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How to play songs “by Ear”

  Imagine if you could show up to a jam, sit down and play along with every song…without knowing them!! Imagine if you didn’t need charts, but could listen for a few minutes and then jump in, hitting all the right chords…is this possible? Absolutely. In fact all of our instructors here at JamAlong Music are expected to be able to do this, you can see an example of this with our instructor Brae teaching Wagon Wheel “by ear” on YouTube HERE. And yes, you too can be this quick! This can be done when you know how to “play by ear”, when you’ve learned to follow along just by listening and you don’t need to worry about having any music, or pestering the guitar player to tell you the chords. And if you want to learn this awesome skill, we have some good news and some bad news… First, the bad news: learning to do this does take some time. Now don’t worry, it doesn’t have to be years, in fact if you follow our…

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Understanding “Licks”

One of the most mysterious and misunderstood elements in Folk, Bluegrass and Country music is the “Lick”. Explained simply, a Lick is a short phrase of music, usually composed ahead of time, that is used to ornament the song that you’re playing. No, it’s not a scale or arpeggio, it’s like a miniature composition that is designed for a specific key or to highlight a particular technique. Most Licks are two measures long, but there are also scores of Licks out there that are one measure, or even four measures. For the record, when a Lick gets to be longer than four measures it is generally considered to be a “run”, or a combination of smaller Licks. All good players end up collecting Licks that they like, often from the playing of musicians that they admire, or made up using a certain technique on their instrument. We can then use these pre-learned Licks to spice up our playing at a jam session, or to work our arrangements of songs that we like. As any Google…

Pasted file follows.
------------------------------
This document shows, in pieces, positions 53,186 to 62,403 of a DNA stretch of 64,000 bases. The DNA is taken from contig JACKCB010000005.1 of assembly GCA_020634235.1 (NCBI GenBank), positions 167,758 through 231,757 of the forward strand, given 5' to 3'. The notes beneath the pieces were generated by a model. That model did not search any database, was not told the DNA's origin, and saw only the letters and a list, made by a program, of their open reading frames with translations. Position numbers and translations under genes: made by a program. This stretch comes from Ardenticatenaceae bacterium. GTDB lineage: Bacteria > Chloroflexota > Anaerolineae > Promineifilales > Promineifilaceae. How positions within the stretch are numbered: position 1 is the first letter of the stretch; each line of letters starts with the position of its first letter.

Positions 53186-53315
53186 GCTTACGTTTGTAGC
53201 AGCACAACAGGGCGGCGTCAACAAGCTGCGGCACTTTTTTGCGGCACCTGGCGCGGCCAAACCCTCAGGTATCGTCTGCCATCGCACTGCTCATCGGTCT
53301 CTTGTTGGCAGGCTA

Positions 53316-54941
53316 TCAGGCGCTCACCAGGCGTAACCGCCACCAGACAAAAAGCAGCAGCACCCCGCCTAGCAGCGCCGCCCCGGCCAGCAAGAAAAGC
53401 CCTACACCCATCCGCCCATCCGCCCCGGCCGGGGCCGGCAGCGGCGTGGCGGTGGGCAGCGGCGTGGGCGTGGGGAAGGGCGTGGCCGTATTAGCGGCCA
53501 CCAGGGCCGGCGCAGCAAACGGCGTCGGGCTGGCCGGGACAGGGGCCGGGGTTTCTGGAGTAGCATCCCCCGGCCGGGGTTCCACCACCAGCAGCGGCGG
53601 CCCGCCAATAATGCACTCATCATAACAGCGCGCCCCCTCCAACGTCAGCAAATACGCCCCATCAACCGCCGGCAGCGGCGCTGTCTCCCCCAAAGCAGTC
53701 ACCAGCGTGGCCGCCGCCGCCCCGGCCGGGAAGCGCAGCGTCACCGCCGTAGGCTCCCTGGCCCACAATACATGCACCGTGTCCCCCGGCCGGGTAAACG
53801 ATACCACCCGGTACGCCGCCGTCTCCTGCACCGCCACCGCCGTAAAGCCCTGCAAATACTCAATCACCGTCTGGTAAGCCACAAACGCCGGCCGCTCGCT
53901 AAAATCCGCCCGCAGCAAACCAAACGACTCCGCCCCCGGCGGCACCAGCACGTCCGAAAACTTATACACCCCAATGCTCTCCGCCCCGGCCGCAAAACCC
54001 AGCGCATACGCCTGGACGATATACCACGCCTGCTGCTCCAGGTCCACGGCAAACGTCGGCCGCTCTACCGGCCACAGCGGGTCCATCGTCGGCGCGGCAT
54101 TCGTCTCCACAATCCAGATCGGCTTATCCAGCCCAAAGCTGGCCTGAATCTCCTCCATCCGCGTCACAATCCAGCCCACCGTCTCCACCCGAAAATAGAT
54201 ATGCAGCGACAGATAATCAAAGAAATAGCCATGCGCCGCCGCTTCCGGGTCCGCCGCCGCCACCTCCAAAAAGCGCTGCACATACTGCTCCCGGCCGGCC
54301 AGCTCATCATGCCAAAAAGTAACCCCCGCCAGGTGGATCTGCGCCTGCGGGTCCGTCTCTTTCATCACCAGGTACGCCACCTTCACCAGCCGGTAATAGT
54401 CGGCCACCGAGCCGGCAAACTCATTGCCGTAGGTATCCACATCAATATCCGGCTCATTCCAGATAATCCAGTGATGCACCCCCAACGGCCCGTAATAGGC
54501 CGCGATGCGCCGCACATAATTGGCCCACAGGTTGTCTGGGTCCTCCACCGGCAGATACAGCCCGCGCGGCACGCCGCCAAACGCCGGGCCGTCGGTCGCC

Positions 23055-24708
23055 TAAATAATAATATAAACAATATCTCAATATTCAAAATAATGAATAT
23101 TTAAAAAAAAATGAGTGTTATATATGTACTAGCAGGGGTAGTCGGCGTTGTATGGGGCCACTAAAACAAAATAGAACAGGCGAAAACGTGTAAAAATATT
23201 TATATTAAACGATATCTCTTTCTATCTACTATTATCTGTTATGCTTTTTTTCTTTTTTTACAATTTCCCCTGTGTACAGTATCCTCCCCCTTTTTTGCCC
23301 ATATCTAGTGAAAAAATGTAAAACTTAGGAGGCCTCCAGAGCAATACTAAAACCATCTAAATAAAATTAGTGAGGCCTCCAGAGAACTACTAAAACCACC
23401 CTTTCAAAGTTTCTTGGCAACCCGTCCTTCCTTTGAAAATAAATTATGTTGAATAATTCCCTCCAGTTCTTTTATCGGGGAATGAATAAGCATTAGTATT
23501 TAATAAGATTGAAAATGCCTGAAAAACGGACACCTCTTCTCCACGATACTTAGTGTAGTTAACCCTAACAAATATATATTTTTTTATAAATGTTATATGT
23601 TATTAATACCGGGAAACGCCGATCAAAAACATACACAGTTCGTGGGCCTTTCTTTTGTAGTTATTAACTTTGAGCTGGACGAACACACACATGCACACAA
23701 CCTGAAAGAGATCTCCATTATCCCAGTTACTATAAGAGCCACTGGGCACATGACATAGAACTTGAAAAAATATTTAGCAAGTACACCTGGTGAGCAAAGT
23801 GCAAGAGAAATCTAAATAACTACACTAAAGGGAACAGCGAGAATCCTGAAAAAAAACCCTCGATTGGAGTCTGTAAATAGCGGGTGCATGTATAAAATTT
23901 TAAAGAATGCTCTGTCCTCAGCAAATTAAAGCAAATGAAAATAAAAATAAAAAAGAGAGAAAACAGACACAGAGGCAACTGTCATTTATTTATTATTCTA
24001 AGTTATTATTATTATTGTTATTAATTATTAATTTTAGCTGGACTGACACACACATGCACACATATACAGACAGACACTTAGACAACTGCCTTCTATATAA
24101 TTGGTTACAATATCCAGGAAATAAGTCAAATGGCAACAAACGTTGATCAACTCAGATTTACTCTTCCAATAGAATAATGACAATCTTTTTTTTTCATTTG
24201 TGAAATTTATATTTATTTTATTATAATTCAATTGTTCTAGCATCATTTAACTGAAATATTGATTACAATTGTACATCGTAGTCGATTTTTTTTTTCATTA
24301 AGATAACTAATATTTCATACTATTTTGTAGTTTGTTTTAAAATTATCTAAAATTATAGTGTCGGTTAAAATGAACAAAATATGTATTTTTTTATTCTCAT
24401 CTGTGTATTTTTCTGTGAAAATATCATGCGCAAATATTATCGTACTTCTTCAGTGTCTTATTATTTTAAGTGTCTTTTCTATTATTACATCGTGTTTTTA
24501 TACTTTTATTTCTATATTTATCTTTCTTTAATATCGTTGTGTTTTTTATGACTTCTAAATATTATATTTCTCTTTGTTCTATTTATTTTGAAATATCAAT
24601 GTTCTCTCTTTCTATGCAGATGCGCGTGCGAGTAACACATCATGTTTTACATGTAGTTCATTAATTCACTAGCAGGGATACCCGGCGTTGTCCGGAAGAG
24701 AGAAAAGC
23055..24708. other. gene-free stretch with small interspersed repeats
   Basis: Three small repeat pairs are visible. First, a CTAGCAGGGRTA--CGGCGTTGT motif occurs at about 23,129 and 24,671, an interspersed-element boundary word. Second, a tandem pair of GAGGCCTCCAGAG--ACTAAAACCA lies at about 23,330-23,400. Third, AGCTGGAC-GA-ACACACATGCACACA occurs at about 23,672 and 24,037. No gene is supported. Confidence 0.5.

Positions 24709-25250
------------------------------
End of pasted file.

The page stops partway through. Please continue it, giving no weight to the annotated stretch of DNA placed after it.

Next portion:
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How to Improvise Better with a “Mental Menu”

Improvisation: the Final Frontier for every jamming musician. Now that you have reams of TAB memorized, more hot licks than you know what to do with, and piles of scales and arpeggios ready for battle, how do you make that leap to actually “saying something” when you improvise? It is one thing to be able to keep a stream of notes emanating from your instrument, but another thing entirely to create solos that have personality. One of the things that we notice when we listen to the greats play improvised solos, is that every solo they take is different from the previous one. Each solo sounds like it was written ahead of time, it is so smooth and logical. How do we develop this same ability? Well, the answer is twofold. First, the “bad news” is that, you guessed it, many hours of wood-shedding are necessary to be able to “speak” freely on your instrument. You have to get to the point where you don’t have to think about your hands anymore, and instead your…

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How to Play Your Song at a Jam – The Rules of Effective Song Leading   

It is one thing to go to a jam session and play along, but another thing entirely to actually offer up and successfully play your own song. To ensure that you have an enjoyable experience doing this (and get asked back to the jam!), take some time to study these important rules of jamming etiquette… Be aware of the type of jam                                                                                                                                                 By and large, most jams will involve a mix of folk music, bluegrass, country and some classic rock. This is just the way it is, may as well deal with it. Oh yeah, there are specialty jams, like traditional Irish sessions,…

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Playing to Learn

Ever since the first caveman heard his buddy thumping out a rhythm on a mammoth bone and had to stomp along, jamming was a part of our very humanity. Wolves howl together, and city dogs cant resist chiming in whenever a siren wails in the distance. From the cro-magnon era to modern kareoke bars, folks have always wanted to play music with one another. It is as natural as getting up in the morning and wanting coffee. And if you could ask most of our folk music heros, like Doc Watson or the Carter sisters, they would probably say “well shucks, I just learned by sangin along!” Many of these folks never had music lessons, or often even read music, and developed their talent by singing in Church or jammin around the cook stove. So it really is a silly notion to assume that the only way you can learn music is my “studying”, by taking music lessons with a serious teacher who admonishes you to practice long hours by yourself. Sure, sometimes you have…